Outlet stores: Worth the trip

Readers rate 58 stores for value and more

Last reviewed: November 2011
Illustration of people taking notice of an outlet store sale sign
Illustration by Dan Page

If there was ever a time consumers could use a bargain, this is it—so despite the sour economy, the $30 billion outlet industry is thriving. "When the economy turned south, everyone and their brother mustered all the discipline they could to save money," says Linda Humphers, editor of Value Retail News, a trade publication. "People say ‘I've got to cut back but don't want to shop at Walmart.' Outlets represent value."

But are outlets delivering on that promise? To find out, we surveyed 17,753 readers who made close to 39,000 visits to outlet stores. The result is our Ratings (available to subscribers) of value, quality, selection, and service at 58 of the nation's biggest outlets. We also interviewed experts and hit the outlets ourselves, buying $2,000 worth of shirts, slacks, socks, sweats, and other items to examine in our labs.

The results show that some outlets offer serious bargains on well-made merchandise sold by a knowledgeable and solicitous staff; others stock so-so goods at so-so prices. Our research revealed:

Readers like a range of stores

Among the top choices: Jockey and Carter's (clothes, underwear), Harry & David (food), Corningware (kitchenware), Izod and Van Heusen (clothes), and Coach (accessories).

Shoppers are basically pleased

Overall, 60 percent said that they were completely or very satisfied with their experience. That's below our readers' scores for general-merchandise stores like Costco, Kohl's, and Target but similar to scores for fast-food restaurant chains and supermarkets. Eight percent of shoppers complained about the store environment, including crowds, few fitting rooms, unattractive stores, and confusing layouts.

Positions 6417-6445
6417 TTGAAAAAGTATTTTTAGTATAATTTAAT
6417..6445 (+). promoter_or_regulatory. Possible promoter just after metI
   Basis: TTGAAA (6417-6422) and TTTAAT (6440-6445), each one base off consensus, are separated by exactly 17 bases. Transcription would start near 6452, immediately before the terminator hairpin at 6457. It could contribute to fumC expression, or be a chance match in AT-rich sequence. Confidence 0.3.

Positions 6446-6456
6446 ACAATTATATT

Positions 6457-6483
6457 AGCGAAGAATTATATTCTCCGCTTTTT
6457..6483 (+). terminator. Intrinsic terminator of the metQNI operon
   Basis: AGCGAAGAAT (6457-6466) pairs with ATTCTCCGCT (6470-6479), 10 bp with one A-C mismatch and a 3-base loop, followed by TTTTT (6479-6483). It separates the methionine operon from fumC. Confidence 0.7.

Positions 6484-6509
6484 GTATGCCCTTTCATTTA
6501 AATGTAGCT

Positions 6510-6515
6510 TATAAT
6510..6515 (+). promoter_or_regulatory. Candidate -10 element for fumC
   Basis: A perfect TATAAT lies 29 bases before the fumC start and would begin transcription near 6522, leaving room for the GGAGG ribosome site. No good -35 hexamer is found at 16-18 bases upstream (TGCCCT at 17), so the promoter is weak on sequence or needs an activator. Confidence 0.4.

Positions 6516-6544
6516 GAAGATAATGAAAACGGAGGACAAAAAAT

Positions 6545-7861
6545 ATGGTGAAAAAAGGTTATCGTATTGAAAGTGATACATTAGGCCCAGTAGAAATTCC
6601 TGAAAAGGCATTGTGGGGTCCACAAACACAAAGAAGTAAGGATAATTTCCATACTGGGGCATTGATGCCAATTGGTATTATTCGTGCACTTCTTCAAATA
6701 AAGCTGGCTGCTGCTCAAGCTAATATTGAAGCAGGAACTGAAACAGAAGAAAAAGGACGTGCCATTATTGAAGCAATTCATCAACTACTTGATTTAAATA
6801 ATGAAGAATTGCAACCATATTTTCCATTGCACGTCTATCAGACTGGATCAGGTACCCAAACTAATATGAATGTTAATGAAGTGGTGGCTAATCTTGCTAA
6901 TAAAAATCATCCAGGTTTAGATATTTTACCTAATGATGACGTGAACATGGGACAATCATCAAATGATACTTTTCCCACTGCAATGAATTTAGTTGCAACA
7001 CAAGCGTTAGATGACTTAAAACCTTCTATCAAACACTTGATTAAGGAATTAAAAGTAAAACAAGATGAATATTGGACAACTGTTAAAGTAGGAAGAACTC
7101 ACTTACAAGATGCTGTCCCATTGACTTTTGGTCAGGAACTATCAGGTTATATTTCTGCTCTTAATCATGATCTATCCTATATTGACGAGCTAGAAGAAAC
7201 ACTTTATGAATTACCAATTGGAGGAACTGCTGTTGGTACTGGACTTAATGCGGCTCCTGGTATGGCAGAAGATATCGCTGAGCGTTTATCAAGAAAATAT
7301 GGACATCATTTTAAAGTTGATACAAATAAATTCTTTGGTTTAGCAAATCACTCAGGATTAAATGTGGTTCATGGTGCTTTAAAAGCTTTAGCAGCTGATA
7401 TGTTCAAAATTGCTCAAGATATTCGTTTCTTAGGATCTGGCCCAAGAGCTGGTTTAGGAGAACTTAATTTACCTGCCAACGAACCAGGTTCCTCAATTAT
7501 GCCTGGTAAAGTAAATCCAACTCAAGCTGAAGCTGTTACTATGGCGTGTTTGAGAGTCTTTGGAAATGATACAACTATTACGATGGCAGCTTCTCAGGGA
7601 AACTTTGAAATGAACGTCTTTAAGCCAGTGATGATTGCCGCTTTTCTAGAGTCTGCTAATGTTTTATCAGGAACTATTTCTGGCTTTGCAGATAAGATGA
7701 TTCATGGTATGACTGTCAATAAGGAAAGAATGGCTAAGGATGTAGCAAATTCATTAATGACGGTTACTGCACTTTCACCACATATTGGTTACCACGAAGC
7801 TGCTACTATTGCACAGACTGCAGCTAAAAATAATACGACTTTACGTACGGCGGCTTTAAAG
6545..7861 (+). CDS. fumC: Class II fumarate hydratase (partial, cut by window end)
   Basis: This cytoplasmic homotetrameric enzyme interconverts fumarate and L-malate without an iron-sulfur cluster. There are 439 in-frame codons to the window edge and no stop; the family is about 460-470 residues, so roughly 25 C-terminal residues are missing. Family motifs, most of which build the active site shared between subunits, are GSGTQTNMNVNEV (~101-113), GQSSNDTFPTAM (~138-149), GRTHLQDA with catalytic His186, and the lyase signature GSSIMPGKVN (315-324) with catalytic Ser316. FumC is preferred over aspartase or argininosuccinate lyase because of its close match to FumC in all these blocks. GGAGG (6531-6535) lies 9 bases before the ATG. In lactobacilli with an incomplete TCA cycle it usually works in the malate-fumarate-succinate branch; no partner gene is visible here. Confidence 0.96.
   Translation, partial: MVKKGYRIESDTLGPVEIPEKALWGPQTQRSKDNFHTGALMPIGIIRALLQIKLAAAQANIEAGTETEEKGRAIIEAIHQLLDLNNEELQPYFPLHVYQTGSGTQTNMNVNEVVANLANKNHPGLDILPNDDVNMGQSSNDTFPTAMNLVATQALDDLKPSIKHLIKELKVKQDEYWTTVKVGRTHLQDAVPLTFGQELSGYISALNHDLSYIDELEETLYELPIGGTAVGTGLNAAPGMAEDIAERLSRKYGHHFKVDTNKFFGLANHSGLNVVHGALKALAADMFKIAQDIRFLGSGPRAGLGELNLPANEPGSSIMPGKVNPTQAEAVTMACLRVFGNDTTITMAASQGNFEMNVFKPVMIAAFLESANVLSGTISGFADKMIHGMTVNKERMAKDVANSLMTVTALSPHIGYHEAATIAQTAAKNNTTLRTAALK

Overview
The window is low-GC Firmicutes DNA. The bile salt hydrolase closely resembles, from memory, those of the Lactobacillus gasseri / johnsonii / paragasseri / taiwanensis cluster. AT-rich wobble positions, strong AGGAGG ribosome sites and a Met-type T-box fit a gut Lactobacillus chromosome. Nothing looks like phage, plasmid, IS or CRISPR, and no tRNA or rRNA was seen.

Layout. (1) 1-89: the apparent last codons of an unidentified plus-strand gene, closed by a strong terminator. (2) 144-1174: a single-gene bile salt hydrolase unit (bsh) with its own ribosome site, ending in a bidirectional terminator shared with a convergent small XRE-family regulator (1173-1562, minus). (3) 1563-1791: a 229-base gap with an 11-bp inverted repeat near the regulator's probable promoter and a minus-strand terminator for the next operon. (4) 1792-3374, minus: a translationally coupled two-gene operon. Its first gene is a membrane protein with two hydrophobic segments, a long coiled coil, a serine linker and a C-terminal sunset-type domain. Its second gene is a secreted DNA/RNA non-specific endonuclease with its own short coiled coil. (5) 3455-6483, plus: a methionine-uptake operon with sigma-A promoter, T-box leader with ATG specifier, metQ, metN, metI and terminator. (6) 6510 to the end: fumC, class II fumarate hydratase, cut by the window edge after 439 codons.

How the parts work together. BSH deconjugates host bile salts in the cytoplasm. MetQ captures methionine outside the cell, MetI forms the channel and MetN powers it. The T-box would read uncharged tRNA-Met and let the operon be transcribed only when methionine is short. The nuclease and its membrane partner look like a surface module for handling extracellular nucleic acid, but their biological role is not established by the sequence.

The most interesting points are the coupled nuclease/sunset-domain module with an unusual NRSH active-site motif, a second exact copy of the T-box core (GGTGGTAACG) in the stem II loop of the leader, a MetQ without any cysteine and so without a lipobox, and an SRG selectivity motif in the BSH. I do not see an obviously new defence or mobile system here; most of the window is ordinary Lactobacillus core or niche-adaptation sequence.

Prices are praised—and criticized

Sixty percent of shoppers said outlets offered exceptional value, and 30 percent said that prices were much lower than sale prices at regular stores, especially at Coach, Haggar, Izod, Van Heusen, and VF Outlets (the parent company of dozens of apparel brands). Yet the top complaint about outlet shopping was higher-than-expected prices, cited in one of five store visits. Stores more likely to be called out for high prices: Bose, Calvin Klein, Casual Male XL, Gymboree, J.Crew, Levi's, Nike, Polo Ralph Lauren, Pottery Barn, Samsonite, and Sunglass Hut.

The goods are good

Almost three-quarters of shoppers described the merchandise quality as excellent or very good. About the same percentage rated outlet merchandise equal in quality to the same brands sold at regular stores; 11 percent judged outlet goods slightly poorer but said the differences were barely noticeable. Two percent thought outlet lines were "substantially poorer" than goods sold elsewhere. Specifically, Banana Republic, Brooks Brothers, Gap, J.Crew, and Pottery Barn were cited more than other stores for selling goods inferior to regular-store counterparts.

Selection and service could improve

Readers said one-third of the outlet stores they visited had a narrower assortment than did regular stores. Nineteen percent of shoppers termed selection fair, poor, or very poor. The exceptions: Bose, Carter's, Harry & David, and Le Gourmet Chef, all of which rated higher for selection.

Twenty percent of respondents called outlet service fair, poor, or very poor. Harry & David was alone in earning a top score for help.